From the HBD Archive
From: (Mike Meyer)
Subject: Can Dried Yeast Freeze?
Date: 1989-01-20 04:39:15 GMT

Here's one to chew on, especially the micro-bio types:

Have you ever had packets of dry yeast freeze, and if so, did it hurt
the viability of the yeast? My roommate started a batch the other night
using Red Star Lager Yeast, (the 'improved', 'faster-starting' strain they
supposedly switched to) and had one HELL of a time getting it to go, where
usually, we can get our yeast starters bubbling merrily away in far less
than an hour -- he ended up adding a packet of Kitzinger dry lager yeast
to the 2 pkts of Red Star, and pitching the still-sluggish mess a day later.

(I might add that this turn of events has provided me with a guinea pig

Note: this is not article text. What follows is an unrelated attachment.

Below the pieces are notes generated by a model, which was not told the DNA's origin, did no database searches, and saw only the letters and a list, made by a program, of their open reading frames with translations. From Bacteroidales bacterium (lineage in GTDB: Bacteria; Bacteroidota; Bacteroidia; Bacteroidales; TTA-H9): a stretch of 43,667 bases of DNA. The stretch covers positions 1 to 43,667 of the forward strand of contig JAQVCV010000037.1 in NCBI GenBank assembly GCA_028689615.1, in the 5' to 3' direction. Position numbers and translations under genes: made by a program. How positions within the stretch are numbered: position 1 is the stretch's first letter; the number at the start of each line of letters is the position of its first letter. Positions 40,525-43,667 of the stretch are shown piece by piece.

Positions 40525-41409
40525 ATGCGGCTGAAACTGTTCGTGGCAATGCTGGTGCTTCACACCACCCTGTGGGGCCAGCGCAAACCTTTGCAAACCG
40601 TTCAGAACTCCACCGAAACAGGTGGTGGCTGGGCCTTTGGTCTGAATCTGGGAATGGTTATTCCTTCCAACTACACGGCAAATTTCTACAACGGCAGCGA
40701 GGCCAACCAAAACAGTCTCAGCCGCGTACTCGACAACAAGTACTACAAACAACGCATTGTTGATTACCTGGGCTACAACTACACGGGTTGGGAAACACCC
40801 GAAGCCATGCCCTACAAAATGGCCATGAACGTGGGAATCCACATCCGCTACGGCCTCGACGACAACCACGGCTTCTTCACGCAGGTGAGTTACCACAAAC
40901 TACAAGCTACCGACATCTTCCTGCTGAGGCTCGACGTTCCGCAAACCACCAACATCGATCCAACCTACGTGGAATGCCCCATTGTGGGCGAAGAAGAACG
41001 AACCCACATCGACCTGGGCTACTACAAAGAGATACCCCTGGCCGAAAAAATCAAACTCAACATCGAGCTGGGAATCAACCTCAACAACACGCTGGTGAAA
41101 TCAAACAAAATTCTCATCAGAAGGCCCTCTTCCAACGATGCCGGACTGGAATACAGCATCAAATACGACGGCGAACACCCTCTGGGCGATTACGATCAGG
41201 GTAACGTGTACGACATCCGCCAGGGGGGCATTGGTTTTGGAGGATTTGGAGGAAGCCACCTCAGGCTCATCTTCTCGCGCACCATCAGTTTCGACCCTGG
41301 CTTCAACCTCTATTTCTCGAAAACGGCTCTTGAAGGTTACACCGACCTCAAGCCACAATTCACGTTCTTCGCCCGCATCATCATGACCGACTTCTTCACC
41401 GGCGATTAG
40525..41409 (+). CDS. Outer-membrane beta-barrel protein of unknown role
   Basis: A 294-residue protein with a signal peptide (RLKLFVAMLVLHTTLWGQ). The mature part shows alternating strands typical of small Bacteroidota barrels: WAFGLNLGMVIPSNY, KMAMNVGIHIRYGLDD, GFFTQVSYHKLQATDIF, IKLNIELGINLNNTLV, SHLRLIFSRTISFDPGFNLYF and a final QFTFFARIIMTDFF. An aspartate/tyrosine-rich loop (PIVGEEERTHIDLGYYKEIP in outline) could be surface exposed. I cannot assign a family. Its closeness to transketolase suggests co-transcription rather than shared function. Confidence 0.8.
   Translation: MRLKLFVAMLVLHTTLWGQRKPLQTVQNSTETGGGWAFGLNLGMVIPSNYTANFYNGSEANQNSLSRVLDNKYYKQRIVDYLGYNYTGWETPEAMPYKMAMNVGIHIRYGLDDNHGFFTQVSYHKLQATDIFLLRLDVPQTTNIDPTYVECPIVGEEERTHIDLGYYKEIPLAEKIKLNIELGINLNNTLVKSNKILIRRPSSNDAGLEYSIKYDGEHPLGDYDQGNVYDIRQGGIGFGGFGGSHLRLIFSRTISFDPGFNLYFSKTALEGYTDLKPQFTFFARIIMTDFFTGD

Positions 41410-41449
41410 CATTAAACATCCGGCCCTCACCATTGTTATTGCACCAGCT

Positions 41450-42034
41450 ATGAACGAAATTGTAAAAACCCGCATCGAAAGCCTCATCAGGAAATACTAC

on the closed-vs-open fermentation question, as I convinced him that a
closed fermentation was the only way to ensure the sterility of his wort
until his yeast could take... Still hoping for some war stories, however...)

His hypothesis, one I am somewhat dubious about, is that our refrigerator,
which sometimes freezes, has damaged the packets of yeast that we have been
storing for the last 4 or 5 months. The decreased amount of viable cells
would therefore account for the problem. I see his point, though I haven't
any additional data until I try my next batch. Doesn't the drying process
reduce the amount of water in the yeast cell enough to prevent a freezing
temperature from rupturing the cell walls? (I do recall a microbiology
type or two on the list these days...)

Or might the yeast just be too old, regardless of storage temperature? We've
stored yeast for longer at room temperature and had no trouble with viability.

Mike Meyer

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